Name Stability

Kondla, Norbert FOR:EX Norbert.Kondla at
Fri Sep 22 10:45:45 EDT 2000

I too have wondered about this issue of "how different" before a species
rank is preferred over a subspecies rank  --  and likely will continue to
wonder.  What I have learned to date on this matter is that the answer is:
It depends who you ask.  It does seem to vary with the particular group of
organisms that one is looking at, eg, grouse vs worms vs lichens vs
butterflies etc.  It also seems to vary with the species concept that
various people prefer.  A couple of examples; in North American Limenitis
one researcher has advanced the notion that some of our admirals that are
usually treated as different species are really the same species because
they exchange genes in certain areas where their distribution overlaps.
Another example is in our Boloria where taxa are lumped by some at the
species level on the basis of a single feature of the male genitalia even
though there is zero evidence of intergradation and the taxa are remarkably
different in appearance.  The relatively recent popularity of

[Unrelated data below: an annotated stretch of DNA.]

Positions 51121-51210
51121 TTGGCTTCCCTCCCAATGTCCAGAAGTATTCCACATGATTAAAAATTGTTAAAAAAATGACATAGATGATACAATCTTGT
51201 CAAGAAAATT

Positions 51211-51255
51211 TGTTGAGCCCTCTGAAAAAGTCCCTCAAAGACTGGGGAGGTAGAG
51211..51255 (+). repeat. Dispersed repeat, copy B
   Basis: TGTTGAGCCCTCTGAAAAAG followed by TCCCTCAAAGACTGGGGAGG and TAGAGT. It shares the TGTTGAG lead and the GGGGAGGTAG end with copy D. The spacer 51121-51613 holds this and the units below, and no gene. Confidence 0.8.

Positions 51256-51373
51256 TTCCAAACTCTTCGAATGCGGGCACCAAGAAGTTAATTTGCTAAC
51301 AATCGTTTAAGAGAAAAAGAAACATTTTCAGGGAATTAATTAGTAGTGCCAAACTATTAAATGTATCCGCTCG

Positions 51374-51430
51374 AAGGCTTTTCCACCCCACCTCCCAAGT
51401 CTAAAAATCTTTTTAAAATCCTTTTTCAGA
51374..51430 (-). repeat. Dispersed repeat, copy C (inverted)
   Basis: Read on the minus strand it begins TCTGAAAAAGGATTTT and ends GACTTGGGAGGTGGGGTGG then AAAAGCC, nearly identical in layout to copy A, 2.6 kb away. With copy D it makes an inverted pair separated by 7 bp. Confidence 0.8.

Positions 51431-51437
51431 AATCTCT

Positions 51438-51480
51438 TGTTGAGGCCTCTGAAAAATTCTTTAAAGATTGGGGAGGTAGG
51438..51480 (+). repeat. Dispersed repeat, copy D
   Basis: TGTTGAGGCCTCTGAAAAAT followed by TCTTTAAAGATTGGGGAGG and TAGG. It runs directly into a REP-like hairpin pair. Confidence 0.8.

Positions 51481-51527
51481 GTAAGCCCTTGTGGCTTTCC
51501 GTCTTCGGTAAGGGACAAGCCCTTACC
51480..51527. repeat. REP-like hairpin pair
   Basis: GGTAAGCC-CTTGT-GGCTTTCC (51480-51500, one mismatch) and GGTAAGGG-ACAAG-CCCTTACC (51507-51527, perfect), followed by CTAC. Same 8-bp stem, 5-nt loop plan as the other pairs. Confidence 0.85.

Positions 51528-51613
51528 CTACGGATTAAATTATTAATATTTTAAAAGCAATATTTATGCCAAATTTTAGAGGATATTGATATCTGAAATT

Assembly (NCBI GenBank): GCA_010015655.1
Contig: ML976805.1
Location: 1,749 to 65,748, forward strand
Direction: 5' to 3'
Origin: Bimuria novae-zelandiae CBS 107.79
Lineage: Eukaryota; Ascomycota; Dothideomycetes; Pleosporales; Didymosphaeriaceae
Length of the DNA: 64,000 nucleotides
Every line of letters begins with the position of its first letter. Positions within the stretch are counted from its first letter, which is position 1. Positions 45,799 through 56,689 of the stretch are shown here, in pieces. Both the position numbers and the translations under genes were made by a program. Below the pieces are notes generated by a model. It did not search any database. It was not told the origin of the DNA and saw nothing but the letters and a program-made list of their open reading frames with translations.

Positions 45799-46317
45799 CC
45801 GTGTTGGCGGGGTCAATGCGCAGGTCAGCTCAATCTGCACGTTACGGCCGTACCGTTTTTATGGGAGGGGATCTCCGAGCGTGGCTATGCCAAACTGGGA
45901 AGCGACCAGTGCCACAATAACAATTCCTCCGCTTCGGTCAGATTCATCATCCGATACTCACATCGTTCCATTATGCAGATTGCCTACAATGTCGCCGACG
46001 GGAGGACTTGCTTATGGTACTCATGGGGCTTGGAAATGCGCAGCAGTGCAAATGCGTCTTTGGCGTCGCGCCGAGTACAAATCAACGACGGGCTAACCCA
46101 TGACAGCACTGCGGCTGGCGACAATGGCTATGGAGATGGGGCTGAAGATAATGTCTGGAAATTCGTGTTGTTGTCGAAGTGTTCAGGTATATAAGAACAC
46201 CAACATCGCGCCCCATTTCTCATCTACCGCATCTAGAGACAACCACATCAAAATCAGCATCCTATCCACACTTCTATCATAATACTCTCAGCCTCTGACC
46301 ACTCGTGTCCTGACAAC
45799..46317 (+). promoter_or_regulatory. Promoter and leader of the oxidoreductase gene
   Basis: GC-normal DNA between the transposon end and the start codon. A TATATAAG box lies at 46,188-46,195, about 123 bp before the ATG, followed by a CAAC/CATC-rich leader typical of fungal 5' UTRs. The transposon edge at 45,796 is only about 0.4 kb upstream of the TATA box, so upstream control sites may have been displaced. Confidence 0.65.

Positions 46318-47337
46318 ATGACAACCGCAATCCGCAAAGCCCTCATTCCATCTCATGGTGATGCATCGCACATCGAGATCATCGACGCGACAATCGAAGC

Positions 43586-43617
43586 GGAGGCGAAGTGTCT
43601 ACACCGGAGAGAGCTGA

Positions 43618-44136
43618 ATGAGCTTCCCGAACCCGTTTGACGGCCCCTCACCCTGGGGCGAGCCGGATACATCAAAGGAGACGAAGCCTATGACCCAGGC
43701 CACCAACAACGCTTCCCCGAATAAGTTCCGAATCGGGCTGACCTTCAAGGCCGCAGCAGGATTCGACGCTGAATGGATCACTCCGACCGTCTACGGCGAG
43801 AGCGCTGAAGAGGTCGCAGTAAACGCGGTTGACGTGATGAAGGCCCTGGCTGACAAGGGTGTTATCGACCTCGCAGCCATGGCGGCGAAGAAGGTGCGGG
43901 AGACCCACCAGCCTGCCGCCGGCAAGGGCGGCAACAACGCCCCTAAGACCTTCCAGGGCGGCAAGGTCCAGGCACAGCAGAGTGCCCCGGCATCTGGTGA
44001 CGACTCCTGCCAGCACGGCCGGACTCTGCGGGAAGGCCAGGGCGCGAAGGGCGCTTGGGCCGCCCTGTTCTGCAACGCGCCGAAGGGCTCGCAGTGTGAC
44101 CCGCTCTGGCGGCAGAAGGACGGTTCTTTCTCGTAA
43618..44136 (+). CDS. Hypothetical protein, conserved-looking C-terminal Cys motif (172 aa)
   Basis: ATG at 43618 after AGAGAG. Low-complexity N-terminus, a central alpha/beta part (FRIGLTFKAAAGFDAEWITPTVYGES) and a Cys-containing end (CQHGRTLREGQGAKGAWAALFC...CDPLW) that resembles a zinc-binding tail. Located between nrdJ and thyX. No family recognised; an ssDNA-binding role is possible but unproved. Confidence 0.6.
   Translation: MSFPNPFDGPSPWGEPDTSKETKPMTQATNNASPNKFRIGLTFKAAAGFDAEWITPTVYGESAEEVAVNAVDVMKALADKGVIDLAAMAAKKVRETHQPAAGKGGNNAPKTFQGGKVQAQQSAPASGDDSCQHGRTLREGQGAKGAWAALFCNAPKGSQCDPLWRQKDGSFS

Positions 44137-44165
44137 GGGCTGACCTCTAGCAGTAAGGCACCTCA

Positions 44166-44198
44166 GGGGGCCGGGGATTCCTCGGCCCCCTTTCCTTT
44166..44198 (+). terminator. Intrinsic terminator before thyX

molecular/chemical comparisons has also had some interesting results which
like all other information is open to differing interpretations.
Application of all characters and species concepts are still unavoidably
colored by the lumping and splitting preferences -- some people prefer to
cast a wide net in applying ranks and others prefer to use more narrowly
defined ranks.  Keeps taxonomists and others busy and it is very interesting
and it will continue to irritate/perplex people who think that everyone
should use the same name or species concept :-)

-----Original Message-----
From: Chris Raper [mailto:cmt.raper at]
Sent: Friday, September 22, 2000 1:23 AM
To: leps-l at
Subject: Re: Name Stability

On 21 Sep 2000 10:18:04 -0700, Norbert.Kondla at (Kondla,
Norbert FOR:EX) wrote:

Hi Norbert

>- names of organisms will become stable when pigs fly 

I agree with your general theme - it seems names are there to be
changed by someone who wants to 'make a name for themselves'!

But seriously, I often wonder (not being an acedemic) now that we are
using genetic and morphological phylogenies, is there any standard
degree to which an individual has to differ from another before it is
declared to be a new species?

Best wishes,
Chris R.

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